A Sonnet for Poets
The voice I seek to voice is only sand.
Look now—the Devil wears a tricorn hat.
Napoleon on amphetamines. Remand
This suspect to that prison, this or that.
Merlin made an elephant of a toad.
Bless the small finches! All the tan oaks
Are dropping acorns on the asphalt road.
No dog. No cat. The poets get the jokes.
Oh, a blue martini wonderfully stirred.
When then ile fit you. A cranberry Cape Cod.
The glass is sweating so the ice is blurred.
I believe in the Devil but not in God.
The couplet should make something of all this:
Dunk your head in a vat of hippo piss.
My mood seems to be improving, so I let today’s sonnet disassociate in the Post-Modern tradition. And I want to say this, and mark my words: It is easier to write obscurely in a dissociative, Post-Modern fashion than in a traditional fashion. Narrative is hard work; so is unity. When these are removed, a sonnet can be composed much more quickly, while a free verse poem finds its own propulsion and the only readers that remain for this fiasco are poets and aficionados—the state of poetry today. Robert Pinsky tried to ameliorate this cultural trend by making a record of Americans’ favorite poems. I do not believe Charles Olson or Paul Celan were represented.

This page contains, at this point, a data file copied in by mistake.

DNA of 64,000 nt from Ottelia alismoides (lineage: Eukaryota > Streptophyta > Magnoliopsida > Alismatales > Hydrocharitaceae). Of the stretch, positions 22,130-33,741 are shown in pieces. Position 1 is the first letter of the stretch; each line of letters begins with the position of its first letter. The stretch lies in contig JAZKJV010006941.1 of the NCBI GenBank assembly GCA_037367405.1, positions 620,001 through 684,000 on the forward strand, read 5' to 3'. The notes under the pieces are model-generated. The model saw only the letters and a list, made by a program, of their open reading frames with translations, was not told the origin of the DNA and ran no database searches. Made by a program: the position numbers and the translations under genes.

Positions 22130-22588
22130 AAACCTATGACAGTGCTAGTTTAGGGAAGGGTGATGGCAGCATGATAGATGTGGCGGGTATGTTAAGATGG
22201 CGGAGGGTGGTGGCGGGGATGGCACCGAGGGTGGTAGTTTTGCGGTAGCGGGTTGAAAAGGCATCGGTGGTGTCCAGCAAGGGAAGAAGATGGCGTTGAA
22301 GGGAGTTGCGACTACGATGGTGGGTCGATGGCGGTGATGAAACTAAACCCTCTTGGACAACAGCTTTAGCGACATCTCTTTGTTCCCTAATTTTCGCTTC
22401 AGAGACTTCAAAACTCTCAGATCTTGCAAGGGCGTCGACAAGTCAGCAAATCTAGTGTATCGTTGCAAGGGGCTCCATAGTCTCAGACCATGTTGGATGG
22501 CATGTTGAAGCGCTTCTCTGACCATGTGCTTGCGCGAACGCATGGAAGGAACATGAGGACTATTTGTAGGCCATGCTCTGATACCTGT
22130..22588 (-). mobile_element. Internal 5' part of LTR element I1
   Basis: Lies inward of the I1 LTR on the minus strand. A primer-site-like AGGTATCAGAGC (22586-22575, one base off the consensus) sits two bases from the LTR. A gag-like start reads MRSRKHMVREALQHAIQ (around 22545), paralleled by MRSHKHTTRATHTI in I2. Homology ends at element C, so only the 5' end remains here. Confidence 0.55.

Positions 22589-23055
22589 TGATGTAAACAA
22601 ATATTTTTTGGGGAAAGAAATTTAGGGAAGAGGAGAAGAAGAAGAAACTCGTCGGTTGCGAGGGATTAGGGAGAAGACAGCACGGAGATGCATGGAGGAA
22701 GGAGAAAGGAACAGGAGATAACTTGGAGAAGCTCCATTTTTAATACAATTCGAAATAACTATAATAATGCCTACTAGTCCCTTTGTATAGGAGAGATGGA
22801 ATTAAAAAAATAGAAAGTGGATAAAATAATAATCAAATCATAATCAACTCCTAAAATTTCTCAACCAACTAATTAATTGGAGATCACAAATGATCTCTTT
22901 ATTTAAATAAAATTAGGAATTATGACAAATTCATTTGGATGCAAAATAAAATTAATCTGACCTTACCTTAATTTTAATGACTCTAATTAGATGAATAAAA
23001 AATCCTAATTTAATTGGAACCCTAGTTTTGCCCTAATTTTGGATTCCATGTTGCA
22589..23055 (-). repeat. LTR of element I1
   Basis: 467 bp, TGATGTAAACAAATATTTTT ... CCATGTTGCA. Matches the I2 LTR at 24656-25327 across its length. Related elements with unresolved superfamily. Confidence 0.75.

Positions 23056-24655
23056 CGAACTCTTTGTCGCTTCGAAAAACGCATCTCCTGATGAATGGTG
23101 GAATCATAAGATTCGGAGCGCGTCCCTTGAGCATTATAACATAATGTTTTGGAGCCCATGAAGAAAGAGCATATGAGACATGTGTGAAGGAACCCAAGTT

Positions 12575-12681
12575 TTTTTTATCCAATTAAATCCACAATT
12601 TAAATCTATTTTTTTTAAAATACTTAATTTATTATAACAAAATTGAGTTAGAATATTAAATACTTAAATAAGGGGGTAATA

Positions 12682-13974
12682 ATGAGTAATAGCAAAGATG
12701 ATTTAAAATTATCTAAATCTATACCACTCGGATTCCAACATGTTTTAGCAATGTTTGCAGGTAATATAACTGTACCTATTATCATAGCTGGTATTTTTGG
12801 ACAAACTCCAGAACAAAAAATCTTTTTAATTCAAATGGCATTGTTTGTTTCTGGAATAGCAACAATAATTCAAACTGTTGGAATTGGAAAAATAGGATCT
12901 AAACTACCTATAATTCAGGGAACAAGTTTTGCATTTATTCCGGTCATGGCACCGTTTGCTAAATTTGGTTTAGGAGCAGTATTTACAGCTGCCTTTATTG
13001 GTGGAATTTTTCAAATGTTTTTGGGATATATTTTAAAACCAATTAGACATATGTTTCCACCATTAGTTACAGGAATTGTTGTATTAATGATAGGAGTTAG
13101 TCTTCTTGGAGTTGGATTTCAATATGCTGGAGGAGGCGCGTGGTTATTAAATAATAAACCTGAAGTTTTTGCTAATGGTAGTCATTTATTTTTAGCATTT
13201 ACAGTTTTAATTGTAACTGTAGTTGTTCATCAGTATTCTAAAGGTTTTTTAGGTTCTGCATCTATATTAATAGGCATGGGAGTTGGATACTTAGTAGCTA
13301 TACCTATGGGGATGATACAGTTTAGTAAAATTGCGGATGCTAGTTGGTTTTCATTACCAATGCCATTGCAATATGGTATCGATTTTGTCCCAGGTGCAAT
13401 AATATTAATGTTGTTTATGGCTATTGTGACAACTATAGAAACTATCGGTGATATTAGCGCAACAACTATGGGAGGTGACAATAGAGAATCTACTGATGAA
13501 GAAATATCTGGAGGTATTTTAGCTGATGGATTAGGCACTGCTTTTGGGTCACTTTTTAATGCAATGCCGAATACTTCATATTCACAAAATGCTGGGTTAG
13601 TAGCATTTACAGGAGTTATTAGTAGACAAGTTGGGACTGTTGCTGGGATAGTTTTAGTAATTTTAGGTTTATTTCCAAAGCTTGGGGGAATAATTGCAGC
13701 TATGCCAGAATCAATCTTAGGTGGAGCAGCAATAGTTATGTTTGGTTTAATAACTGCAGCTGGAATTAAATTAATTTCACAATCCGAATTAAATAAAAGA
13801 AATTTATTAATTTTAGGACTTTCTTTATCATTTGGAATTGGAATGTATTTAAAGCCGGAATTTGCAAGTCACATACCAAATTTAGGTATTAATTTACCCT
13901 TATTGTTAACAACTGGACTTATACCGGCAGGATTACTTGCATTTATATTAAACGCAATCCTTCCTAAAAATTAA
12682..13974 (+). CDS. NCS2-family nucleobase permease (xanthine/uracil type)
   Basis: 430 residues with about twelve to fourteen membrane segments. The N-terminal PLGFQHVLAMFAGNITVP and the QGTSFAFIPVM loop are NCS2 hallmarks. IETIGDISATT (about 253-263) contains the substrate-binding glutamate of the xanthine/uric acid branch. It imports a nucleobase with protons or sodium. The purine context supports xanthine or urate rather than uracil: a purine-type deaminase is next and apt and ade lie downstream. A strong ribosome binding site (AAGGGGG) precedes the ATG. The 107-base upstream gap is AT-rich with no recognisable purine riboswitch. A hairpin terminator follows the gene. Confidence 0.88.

William Carlos Williams averred that “The Waste Land” ruined poetry because it came too early for proper literary development. In other words, it was inevitable but it came prematurely; it was a futuristic anachronism for the state of poetry at that time. In my essays on Eliot, available at The Melic Review, I repeatedly make the point that there has been nothing really new in poetry since “The Waste Land,” which contains everything from lower class chatter to nonsense sounds and a sort of false erudition. This doesn’t mean there have not been great stylists since, like Thomas or Larkin or Roethke or Strand, only that there were no rules left to break. Thus I am free to write a sonnet today whose puzzle for the reader is the reader’s puzzle and not mine. It is not my job as a Post-Modern poet to make sense, only to make a few connections between images and emotions. If this is how you like your poetry, fine. I just want to emphasize that much of what parades as new and original may in part be a blind for pure laziness, an unwillingness to learn form and clarity before galumphing about in the disorganized cupboard of the poet’s mind.
At 2 kilorats but feeling fragile,